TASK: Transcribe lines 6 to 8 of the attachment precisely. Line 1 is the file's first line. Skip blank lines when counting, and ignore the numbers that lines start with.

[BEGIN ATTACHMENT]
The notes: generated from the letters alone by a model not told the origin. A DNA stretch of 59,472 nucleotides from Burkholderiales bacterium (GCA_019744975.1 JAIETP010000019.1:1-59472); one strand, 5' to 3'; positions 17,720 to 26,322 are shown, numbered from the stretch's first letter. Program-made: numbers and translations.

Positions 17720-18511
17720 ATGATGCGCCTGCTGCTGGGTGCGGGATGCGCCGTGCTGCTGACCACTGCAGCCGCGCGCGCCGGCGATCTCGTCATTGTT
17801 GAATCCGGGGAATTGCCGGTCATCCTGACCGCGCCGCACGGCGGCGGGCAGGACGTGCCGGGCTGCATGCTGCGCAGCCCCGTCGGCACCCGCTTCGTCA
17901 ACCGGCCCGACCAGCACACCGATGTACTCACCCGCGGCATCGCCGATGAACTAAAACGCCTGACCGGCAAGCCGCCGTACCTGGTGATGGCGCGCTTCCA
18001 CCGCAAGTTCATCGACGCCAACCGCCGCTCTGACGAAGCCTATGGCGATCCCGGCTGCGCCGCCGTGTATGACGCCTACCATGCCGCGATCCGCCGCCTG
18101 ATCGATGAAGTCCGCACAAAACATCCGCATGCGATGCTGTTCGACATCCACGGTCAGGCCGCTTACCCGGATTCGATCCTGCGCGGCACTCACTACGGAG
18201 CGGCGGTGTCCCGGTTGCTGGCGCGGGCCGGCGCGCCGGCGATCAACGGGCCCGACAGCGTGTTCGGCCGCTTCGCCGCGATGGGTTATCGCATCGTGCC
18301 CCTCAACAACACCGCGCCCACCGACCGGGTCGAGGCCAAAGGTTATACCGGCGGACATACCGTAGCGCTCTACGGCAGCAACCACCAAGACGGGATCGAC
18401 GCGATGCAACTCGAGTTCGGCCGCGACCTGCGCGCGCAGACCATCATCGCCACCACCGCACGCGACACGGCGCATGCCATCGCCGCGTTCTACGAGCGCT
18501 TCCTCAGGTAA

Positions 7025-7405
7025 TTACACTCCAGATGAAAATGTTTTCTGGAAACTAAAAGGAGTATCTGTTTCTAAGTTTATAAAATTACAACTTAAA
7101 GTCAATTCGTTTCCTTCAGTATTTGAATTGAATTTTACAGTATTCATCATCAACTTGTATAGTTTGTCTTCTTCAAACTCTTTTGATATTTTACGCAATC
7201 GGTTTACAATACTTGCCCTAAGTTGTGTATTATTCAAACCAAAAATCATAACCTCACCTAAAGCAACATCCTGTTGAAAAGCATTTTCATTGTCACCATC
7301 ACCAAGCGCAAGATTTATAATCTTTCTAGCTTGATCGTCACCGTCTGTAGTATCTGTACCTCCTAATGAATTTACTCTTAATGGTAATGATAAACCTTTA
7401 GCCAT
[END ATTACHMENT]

18001 CCGCAAGTTCATCGACGCCAACCGCCGCTCTGACGAAGCCTATGGCGATCCCGGCTGCGCCGCCGTGTATGACGCCTACCATGCCGCGATCCGCCGCCTG
18101 ATCGATGAAGTCCGCACAAAACATCCGCATGCGATGCTGTTCGACATCCACGGTCAGGCCGCTTACCCGGATTCGATCCTGCGCGGCACTCACTACGGAG
18201 CGGCGGTGTCCCGGTTGCTGGCGCGGGCCGGCGCGCCGGCGATCAACGGGCCCGACAGCGTGTTCGGCCGCTTCGCCGCGATGGGTTATCGCATCGTGCC